The European Union’s overseas entities are especially vulnerable to the impacts of climate change. But a new report from IUCN and the French Observatory for the Impacts of Global Warming (ONERC) shows for the first time that their weakness in the face of climate change could work to their advantage, if the EU is ready to invest.
The report says that EU overseas entities will be among the first European territories to feel the full force of global warming on their life and livelihoods. Because of this they need special political consideration and adequate financial means to experiment with new strategies, says IUCN.
“Each island and territory needs a specific evaluation to properly define specific areas of vulnerability to climate change and to put in place strategies for adaptation,” says Julia Marton-Lefèvre, Director General of IUCN. “These could serve as a model for the rest of Europe and the world, while also playing a dynamic role in their own regions.”
Each island has a distinct climate and geography, which results in species that are tailored to these unique environments. Situated in three large oceans and over a range of latitudes, overseas entities play host to more endemic species than are found on the whole of continental Europe.
Significant changes in temperatures, tropical storms and sea levels have already been observed in Europe’s overseas entities. Islands in general are vulnerable to climate change because species here have limited means of migration. This means they can easily be driven to extinction.
In the Caribbean island of Guadeloupe the impact of rising sea temperatures, along with rising sea levels, will erode beaches and damage coral reefs. The increased frequency and intensity of tropical storms could have a negative impact on the island’s economy.
The report also says that the natural forests on Reunion Island, in the southern Indian Ocean, are likely to be seriously affected by climate change over the next few decades. The 193 natural habitats on the island are located on different slopes and dependent on a very delicate balance between humidity and temperature, which is likely to be disrupted by climate change. Rising temperatures will lead to uphill migration of plants wiping out many of the more fragile species on the upper slopes.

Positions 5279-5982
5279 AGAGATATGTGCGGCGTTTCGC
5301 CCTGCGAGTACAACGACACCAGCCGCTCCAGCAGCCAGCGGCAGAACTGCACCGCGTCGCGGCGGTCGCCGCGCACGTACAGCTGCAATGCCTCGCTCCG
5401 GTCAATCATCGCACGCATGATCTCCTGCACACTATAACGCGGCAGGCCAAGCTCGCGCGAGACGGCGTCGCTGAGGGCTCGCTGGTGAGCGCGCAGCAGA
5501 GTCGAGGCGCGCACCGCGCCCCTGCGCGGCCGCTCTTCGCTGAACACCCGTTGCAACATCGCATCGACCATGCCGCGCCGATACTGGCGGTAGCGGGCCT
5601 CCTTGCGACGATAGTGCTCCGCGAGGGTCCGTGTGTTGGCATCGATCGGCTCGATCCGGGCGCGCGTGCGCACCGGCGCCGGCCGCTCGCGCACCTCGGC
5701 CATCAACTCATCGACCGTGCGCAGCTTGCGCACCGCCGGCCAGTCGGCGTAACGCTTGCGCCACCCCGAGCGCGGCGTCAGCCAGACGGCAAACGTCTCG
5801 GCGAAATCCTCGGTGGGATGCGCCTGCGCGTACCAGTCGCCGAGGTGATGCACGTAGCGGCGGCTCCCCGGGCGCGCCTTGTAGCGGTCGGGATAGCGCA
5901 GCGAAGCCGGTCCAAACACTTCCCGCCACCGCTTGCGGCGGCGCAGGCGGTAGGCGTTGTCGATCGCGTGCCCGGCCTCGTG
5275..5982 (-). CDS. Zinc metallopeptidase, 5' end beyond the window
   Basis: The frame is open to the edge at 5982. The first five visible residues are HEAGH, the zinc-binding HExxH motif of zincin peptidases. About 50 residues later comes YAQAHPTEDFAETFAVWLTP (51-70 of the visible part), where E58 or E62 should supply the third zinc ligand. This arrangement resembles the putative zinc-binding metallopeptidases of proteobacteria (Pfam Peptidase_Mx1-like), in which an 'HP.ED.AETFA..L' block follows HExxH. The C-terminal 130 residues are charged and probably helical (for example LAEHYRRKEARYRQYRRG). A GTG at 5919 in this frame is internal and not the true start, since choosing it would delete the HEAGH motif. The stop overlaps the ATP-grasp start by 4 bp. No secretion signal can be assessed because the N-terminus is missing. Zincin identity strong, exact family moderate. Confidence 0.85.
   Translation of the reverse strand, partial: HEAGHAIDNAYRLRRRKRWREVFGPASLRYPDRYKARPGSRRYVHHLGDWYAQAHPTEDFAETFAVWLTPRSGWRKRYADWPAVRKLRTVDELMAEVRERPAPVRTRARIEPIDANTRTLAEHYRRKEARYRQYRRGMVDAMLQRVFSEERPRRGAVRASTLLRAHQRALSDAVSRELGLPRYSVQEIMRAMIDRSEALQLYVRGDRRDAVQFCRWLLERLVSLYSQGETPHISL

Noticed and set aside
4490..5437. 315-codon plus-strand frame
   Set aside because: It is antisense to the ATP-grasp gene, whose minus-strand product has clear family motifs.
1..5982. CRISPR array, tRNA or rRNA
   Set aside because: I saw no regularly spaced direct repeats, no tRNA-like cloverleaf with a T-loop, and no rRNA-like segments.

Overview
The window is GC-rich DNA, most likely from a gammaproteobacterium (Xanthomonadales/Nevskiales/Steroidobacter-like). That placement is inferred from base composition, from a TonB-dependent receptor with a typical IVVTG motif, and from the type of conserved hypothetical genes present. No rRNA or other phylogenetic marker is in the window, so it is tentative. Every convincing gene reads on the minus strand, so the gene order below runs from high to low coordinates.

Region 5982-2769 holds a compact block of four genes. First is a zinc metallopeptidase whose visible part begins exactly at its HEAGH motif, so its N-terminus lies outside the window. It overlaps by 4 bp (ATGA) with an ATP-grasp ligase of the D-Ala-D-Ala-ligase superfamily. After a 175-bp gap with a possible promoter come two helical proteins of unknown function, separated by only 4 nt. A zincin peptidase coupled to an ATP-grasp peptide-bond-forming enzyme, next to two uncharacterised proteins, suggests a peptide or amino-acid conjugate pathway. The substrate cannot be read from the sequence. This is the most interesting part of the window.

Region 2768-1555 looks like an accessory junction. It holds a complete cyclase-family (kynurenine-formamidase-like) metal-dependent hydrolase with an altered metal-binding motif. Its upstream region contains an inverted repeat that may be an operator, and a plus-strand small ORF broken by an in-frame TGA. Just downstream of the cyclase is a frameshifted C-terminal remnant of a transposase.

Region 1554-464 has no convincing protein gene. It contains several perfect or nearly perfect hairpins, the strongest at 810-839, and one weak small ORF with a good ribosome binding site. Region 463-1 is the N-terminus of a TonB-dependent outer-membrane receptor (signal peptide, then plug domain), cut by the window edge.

“The EU’s overseas entities are home to a wealth of plant and animal species that is as rich as it is vulnerable,” adds Marton-Lefèvre. “Delegates attending the Reunion meeting must make funds available so that the EU’s entities can adapt to the possibly devastating impacts of climate change.”
The report, Climate Change and Biodiversity in the European Union Overseas Entities is launched today at a top level summit on strategies to counter climate change and biodiversity loss in EU overseas entities and Small Island States (Reunion Island, 7-11 July).
For more information or to set up interviews, please contact: Brian Thomson, IUCN Global Communications, mob +41 79 721 8326, email email@example.com. Wiebke Herding, IUCN Regional Communications Officer, tel +32 485 424 661; email firstname.lastname@example.org